Title: The Egg Tree
Author: Katherine Milhous
Age Category: 3 to 5 years +
Genre: Easter picture books
Easter is coming, and so I’ve been planning to review some Easter picture books. However, when I started looking around online and in the library for good titles, it seemed there really weren’t that many. Either I found a lot of “cute” but shallow books about eggs and bunnies—which I liken to marshmallow Peeps: sweet but not very nourishing—or I found illustrated versions of the New Testament text. Now, don’t get me wrong: marshmallow Peeps and the New Testament have their place; my kids will likely get a dose of both this Easter. However, in my view, neither make for particularly good picture books.
Now, thankfully there are a few good picture books for Easter out there, two of which I’ll share with you in this and the next post. The first one—1951 Caldecott Medal winner The Egg Tree by Katherine Milhous—is only loosely connected with the biblical Easter tradition, as I will describe. In the next post I will review Petook: An Easter Story by Caryll Houselander and Tomie dePaola, which has a more direct connection with the traditional Easter story.
The Egg Tree, by Katherine Milhous: Summary
The Egg Tree by Katherine Milhous is set in the Red Hills of Pennsylvania, in a rural Pennsylvania Dutch community. The picture book opens with two young children—Katy and Carl—spending their first Easter on their grandmother’s farm, along with four of their cousins. The children wake up early for an Easter egg hunt, but Katy can’t seem to find any eggs in her unfamiliar surroundings. Feeling discouraged, she makes her way up into the attic and, to her surprise, Continue reading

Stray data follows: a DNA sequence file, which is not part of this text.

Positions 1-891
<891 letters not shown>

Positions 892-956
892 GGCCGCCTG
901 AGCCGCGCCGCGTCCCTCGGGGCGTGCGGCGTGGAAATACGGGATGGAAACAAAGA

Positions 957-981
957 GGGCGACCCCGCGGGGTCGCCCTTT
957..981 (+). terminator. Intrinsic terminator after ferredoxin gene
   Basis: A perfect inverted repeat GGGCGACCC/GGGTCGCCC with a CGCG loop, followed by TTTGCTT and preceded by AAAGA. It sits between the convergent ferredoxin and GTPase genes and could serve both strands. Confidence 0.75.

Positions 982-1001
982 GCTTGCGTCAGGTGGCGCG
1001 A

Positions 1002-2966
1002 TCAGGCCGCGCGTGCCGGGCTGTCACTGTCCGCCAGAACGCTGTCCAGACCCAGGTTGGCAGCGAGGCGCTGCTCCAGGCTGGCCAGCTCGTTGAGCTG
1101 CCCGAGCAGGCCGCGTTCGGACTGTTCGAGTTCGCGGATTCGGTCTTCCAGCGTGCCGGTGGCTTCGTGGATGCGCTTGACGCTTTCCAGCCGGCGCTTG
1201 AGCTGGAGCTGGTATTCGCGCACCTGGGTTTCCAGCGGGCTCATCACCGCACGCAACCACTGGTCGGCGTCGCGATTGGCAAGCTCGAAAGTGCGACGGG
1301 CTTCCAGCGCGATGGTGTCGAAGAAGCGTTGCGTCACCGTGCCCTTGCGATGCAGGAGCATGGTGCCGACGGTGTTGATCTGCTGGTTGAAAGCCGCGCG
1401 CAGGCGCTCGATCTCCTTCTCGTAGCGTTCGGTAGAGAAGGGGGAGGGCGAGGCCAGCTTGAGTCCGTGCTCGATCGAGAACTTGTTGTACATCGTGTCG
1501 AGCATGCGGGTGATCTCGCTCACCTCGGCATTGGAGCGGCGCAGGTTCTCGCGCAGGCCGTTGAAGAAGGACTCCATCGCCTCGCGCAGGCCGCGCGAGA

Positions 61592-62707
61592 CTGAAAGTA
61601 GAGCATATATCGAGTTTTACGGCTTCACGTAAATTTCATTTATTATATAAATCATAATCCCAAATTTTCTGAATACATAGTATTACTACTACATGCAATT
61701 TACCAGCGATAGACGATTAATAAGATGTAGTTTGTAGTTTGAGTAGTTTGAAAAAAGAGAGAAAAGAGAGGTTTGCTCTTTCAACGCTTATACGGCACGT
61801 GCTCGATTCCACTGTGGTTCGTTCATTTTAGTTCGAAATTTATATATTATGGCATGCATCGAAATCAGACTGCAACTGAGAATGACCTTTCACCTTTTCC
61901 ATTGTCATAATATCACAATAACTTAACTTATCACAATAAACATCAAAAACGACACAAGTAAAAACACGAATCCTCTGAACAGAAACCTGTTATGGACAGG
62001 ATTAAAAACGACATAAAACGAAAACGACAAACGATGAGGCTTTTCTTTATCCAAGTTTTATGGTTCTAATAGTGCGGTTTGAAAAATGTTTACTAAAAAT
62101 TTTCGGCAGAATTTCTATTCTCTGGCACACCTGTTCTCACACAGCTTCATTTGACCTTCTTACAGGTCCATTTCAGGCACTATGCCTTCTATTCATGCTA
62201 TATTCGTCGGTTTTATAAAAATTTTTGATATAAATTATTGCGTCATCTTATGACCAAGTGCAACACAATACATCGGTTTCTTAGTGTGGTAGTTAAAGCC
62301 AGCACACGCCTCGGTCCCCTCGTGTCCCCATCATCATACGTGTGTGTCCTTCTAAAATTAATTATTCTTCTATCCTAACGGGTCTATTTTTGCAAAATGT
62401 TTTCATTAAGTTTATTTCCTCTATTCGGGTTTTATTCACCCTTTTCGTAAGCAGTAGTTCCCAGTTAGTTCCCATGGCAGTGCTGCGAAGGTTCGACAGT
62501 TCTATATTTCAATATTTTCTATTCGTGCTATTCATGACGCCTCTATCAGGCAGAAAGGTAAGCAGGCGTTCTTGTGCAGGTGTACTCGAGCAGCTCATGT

Title: The Lion & the Mouse
Author: Jerry Pinkney
Age Category: 3 to 5 years +
Genre: Picture Books
The Lion and the Mouse Book
Jerry Pinkney’s 2010 Caldecott Medal-winning picture book, The Lion & the Mouse, is a retelling—or, rather a re-showing—of Aesop’s traditional fable by the same name.
As the story is traditionally told, a mouse is caught by a lion and pleads for her life by arguing that one day the lion might need her help. Although the lion scoffs at the thought that a tiny mouse could ever help such a mighty beast as a lion, he releases the mouse. However, the lion subsequently gets caught in a hunter’s net, and the mouse—hearing the lion’s distressed roar—ends up freeing the lion by nibbling a hole in the net. The traditional moral: “Little friends may prove great friends.” Traditionally, then, the story is meant to embolden the meek (“You may be a great friend one day!”) and to encourage the proud to look out for the little guy.
However, in Pinkney’s picture book, the moral is not so tightly constrained, largely because the only words Pinkney uses are onomatopoeias—i.e., words that Continue reading
Title: The Invention of Hugo Cabret
Author: Brian Selznick
Age Category: 9 to 12 years +
Genre: Picture Book
The Invention of Hugo Cabret: Summary
Brian Selznick’s 2008 Caldecott Medal winning book, The Invention of Hugo Cabret, introduces Hugo Cabret, an orphan boy who secretly maintains the clocks at a Paris railway station. Hugo’s father—once an horologist—died in a fire while repairing an automaton, a highly complex machine designed to look and to write like a human being. Hugo has salvaged the remains of the automaton, now hidden in Hugo’s room in the walls of the train station, and he steals mechanical parts in his attempt to finish his father’s project of restoring it. Hugo is convinced that, once restored, the automaton will convey a message to him from his deceased father.
However, when Hugo’s path intersects with Isabelle, another orphan, and her godfather Papa Georges—the toymaker in the railway station from whom Hugo has been stealing parts for the automaton—Hugo’s plan to restore the automaton yields unexpected results. The restored automaton indeed has a kind of message from Hugo’s father, but it turns out the message is also connected to Papa Georges. As the mysterious story unfolds, Hugo is slowly transformed Continue reading